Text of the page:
Simon and moi. 

I purchased my copy and stood in the short line with barely enough time to nervously formulate my questions. I did come up with two passable ones: 

BV: What's one item that you like to wear because it has meaning for you?
Simon: I always wear a floral print shirt. When the day is grey it brightens things up. 

BV: What's one item that would not be considered classically elegant, but you have it anyway because you like it?
Simon: My Ed Hardy iPhone cover. (He pulled out his phone in a candy pink case with white skulls  and Ed Hardy's signature scrawl.) Simon added: You're not going to find this at Barney's, but I like it because it's such a contrast to everything else. 

Simon was so charming and calm, I felt like he would've given me all day to chat to with him. But I sensed the pressure of people in line behind me so I kept it quick. Perhaps someday I'll have the chance for a longer conversation with him.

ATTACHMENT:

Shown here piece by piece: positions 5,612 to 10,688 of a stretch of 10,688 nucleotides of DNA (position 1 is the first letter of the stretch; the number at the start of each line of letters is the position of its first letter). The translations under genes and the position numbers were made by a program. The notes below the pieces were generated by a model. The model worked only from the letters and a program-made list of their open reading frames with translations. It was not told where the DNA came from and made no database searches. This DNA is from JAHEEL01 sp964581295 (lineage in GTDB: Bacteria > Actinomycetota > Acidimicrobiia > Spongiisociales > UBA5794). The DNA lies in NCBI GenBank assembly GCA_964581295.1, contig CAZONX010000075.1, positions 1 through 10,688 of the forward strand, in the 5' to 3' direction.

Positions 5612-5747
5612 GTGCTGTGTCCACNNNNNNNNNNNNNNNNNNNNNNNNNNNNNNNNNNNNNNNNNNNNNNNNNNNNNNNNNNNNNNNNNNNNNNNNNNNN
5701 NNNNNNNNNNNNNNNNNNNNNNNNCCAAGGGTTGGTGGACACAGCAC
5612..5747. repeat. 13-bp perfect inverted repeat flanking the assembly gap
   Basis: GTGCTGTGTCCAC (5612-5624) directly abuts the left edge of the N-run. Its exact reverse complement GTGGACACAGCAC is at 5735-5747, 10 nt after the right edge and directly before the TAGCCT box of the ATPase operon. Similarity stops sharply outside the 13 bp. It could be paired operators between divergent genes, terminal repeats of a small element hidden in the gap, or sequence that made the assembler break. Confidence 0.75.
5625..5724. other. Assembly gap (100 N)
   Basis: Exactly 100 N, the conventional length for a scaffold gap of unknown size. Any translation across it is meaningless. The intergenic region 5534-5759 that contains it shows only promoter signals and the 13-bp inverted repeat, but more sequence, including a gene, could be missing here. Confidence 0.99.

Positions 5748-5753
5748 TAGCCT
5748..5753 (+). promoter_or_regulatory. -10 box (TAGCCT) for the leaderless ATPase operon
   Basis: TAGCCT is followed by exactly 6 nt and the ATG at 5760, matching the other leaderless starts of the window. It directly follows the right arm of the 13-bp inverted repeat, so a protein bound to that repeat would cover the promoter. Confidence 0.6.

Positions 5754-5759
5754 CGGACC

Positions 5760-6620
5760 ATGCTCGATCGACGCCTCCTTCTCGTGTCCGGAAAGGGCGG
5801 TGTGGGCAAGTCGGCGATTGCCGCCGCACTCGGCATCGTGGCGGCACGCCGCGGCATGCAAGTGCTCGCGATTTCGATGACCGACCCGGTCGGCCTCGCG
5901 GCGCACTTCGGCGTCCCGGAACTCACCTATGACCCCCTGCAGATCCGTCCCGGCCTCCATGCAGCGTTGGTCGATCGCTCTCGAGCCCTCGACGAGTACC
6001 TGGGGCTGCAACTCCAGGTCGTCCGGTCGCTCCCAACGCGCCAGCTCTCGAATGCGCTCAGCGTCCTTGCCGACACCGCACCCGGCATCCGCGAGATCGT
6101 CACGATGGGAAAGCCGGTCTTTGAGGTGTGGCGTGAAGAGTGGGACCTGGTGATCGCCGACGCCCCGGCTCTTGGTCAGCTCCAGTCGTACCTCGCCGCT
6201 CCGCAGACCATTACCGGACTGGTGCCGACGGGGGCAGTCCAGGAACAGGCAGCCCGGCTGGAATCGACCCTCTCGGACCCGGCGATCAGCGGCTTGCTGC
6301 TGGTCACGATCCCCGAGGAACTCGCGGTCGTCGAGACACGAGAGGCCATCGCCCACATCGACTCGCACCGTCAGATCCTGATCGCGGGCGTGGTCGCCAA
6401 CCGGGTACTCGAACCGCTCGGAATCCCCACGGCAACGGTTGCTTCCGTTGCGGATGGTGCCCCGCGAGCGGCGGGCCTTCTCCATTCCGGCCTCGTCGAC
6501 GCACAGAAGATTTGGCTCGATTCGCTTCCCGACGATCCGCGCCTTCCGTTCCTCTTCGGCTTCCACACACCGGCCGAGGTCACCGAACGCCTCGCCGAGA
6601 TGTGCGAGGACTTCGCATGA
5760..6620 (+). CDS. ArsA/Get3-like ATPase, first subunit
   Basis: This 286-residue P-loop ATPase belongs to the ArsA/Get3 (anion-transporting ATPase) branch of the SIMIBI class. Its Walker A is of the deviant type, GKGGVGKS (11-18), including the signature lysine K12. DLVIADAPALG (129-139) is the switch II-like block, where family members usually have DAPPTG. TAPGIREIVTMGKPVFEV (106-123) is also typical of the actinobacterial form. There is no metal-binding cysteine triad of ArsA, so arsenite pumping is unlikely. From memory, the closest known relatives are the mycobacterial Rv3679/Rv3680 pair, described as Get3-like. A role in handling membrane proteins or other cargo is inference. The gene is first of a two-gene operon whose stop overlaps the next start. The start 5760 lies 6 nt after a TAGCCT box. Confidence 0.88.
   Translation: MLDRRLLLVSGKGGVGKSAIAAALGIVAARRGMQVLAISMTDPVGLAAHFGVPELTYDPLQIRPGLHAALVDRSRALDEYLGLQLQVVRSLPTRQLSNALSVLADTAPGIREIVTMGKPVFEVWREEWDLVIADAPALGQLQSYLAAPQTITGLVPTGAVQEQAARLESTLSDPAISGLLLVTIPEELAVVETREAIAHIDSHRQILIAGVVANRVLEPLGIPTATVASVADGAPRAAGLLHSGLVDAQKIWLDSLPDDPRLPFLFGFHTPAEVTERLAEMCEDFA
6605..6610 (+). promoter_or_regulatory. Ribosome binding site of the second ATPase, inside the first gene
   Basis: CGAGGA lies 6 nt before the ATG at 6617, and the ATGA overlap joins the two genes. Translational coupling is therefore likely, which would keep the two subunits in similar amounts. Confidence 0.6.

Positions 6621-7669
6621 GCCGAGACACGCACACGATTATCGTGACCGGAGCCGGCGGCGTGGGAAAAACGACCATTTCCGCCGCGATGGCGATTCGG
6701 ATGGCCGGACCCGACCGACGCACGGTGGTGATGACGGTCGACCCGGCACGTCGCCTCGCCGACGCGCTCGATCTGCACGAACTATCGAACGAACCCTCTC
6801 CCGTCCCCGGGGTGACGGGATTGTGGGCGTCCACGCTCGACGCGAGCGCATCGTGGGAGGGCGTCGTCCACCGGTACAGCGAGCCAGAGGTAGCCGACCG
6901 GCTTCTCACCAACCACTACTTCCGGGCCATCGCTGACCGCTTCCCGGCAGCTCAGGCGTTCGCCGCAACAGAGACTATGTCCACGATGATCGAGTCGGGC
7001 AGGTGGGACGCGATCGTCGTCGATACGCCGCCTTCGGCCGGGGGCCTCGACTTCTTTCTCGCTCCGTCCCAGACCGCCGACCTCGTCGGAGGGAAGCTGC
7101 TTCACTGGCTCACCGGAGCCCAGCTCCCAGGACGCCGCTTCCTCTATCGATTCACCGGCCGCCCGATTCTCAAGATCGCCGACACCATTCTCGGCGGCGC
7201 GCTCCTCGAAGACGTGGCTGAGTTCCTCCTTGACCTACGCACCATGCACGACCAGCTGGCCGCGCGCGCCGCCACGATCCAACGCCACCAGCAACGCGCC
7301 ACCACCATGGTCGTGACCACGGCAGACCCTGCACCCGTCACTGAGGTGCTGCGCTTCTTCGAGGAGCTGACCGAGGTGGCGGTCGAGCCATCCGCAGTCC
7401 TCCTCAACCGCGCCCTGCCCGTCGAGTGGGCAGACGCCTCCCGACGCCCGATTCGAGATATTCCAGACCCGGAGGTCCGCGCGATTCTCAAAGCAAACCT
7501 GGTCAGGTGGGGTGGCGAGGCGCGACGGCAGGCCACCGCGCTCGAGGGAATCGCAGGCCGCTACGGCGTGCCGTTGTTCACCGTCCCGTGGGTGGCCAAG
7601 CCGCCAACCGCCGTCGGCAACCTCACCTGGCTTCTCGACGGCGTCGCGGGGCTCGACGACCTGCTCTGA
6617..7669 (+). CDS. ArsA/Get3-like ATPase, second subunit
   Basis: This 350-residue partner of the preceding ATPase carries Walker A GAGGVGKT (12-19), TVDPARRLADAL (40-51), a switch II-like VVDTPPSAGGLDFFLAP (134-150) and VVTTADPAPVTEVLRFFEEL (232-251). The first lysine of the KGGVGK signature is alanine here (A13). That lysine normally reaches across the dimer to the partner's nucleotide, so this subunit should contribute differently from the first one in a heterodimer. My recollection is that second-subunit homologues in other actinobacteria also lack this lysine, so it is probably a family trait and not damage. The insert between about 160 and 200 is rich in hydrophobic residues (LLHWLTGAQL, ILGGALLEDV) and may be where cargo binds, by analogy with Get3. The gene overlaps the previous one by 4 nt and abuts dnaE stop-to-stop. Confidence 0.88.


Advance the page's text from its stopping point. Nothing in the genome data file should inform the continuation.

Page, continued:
Simon's a prolific writer, next on my list is Eccentric Glamour: 
Creating an Insanely More Fabulous You
A quote from this book: "Eccentric Glamour, a unique personal style, 
is every woman's birthright. Conformity is the only crime 
and dressing-down is the only faux-pas." Yes!

The premise of GMDGF is there are two categories of food, gay and straight and it's important to combine them for a balanced healthy diet. If you order a steak (very straight), don't order the side of potatoes (again, straight). Instead order the organic mixed field greens salad (gay). And the gayest food of all are Laduree macaroons. At the signing they thoughtfully served these beautiful macaroons (how do they do those colors?) and champagne. Gay and gay and divine. I had one of each macaroon with a sparkling flute of bubbly. The green was the best, rosemary with dark chocolate.  The server was so cute and he sweetly kept offering so I couldn't say no. However hubby Matt was not the least bit interested in even a nibble. How very straight of him.